I remember it like it was yesterday. It was 2002 and after a year of trying to make a go of my own consulting company focusing on Linux and Open Source solutions, I took a position with CA, Inc. and began to work for their Linux and Open Source team (which no longer exists as Linux grew up) and I started working the Linux World shows in New York and San Francisco. Two of the best weeks of my professional career. From delivering speeches to dressing up as the Penguin (yes…I did that too) I got to do exactly what I loved; met and got to know a lot of really great people in the Linux and Open Source community (Linus Torvalds & Jon “Maddog” Hall) and of course, picked up a lot of really good Linux World swag from the vendors. But then as time went on, the shows began to quiet. The swag started to dry up and the question was asked by more than a few people; “are trade shows still relevant?”I was watching Leo LaPorte doing his show live from CES this week and while watching that, I was reflecting on other shows that I have either worked or attended live. OSCON (Open Source Convention), SC10 (Supercomputing), CA World, Linux World, etc. etc. The list is long and I hope, distinguished.
While I know that a lot of people that will read my blog understand that trade shows of any kind can be VERY expensive for companies to attend, display, staff and if possible…sponsor. I know some companies that spent in excess of $100,000.00 for three days at a show trying to entice people into an interest in their products. At one company I worked at, we spent MILLIONS putting on a show every year with the idea that for the tens of millions we spend on the show, it would return hundreds of millions in revenue.
So keeping in mind the idea that some people think that the shows are getting past their usefulness, particularly in rough economic times, one particular event got my attention, a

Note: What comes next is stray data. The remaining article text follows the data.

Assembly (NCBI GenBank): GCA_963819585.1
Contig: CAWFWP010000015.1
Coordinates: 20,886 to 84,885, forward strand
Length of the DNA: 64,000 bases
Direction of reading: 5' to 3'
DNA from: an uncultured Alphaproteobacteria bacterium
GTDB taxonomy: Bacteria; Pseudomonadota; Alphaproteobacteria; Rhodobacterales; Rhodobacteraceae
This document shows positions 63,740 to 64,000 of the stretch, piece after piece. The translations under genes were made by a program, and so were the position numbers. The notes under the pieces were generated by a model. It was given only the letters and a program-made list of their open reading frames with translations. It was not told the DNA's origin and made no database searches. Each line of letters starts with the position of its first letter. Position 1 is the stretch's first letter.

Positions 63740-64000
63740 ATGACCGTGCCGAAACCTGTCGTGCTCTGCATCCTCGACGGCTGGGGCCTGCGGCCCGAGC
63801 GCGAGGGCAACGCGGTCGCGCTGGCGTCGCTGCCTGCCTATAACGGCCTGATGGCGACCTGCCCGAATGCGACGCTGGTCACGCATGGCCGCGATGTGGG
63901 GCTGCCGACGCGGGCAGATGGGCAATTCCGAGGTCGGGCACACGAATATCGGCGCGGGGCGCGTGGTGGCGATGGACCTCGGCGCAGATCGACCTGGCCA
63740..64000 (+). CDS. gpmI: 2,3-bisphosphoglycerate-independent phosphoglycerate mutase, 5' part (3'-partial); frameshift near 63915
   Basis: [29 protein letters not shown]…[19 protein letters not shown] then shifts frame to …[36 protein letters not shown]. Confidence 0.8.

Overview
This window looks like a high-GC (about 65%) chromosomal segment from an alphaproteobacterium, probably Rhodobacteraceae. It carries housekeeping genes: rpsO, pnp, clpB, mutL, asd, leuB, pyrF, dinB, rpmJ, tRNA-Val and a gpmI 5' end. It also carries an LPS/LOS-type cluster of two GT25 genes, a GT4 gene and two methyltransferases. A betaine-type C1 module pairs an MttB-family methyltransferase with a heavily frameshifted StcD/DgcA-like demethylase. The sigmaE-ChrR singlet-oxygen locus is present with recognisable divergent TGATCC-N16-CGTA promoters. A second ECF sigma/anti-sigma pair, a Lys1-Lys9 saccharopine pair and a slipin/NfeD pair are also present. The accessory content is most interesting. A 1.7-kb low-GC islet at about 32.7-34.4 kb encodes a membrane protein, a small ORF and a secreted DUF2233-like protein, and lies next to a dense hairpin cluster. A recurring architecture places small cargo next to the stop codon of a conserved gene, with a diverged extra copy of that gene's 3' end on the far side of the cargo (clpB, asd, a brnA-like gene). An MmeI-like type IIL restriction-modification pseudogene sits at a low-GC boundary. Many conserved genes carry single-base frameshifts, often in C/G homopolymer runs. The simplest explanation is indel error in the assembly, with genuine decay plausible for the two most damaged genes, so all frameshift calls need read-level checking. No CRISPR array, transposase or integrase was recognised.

“virtual” Cloud Computing event that takes place completely online. No kidding…I’ve seen two of them now, and the content looked interesting. But there is one thing that is lacking, and it is that one thing that makes me say “yes…trade shows are not only still relevant, they are a necessity”.
One of the biggest benefits that you gain from these events is the networking opportunities with other industry professionals and customers. In an increasingly connected world, we here in the west have become too comfortable on being virtual. I say “we in the west” because while Asia is very much connected, nothing replaces that face-to-face contact for business and relationship building. Several years ago I found myself on the wrong end of a
reduction in force at an employer. Having lived in Japan for a couple of years my wife and I discussed my taking a job in Asia. I applied at companies in Tokyo, Bangkok, Singapore, Shanghai, Manila, Cebu, etc. etc. I got several interested companies, but it always had the same catch. “Come over and meet with us and we’ll see where it goes from here. If we like you, we’ll schedule interviews”. It’s all about the face-to-face contact.
Do yourself a favor. In 2011, pick the trade show you have always wanted to attend that has something to do with your job, and try to get your management to let you go. If they don’t, take vacation and go as a private citizen. You’ll be glad you did!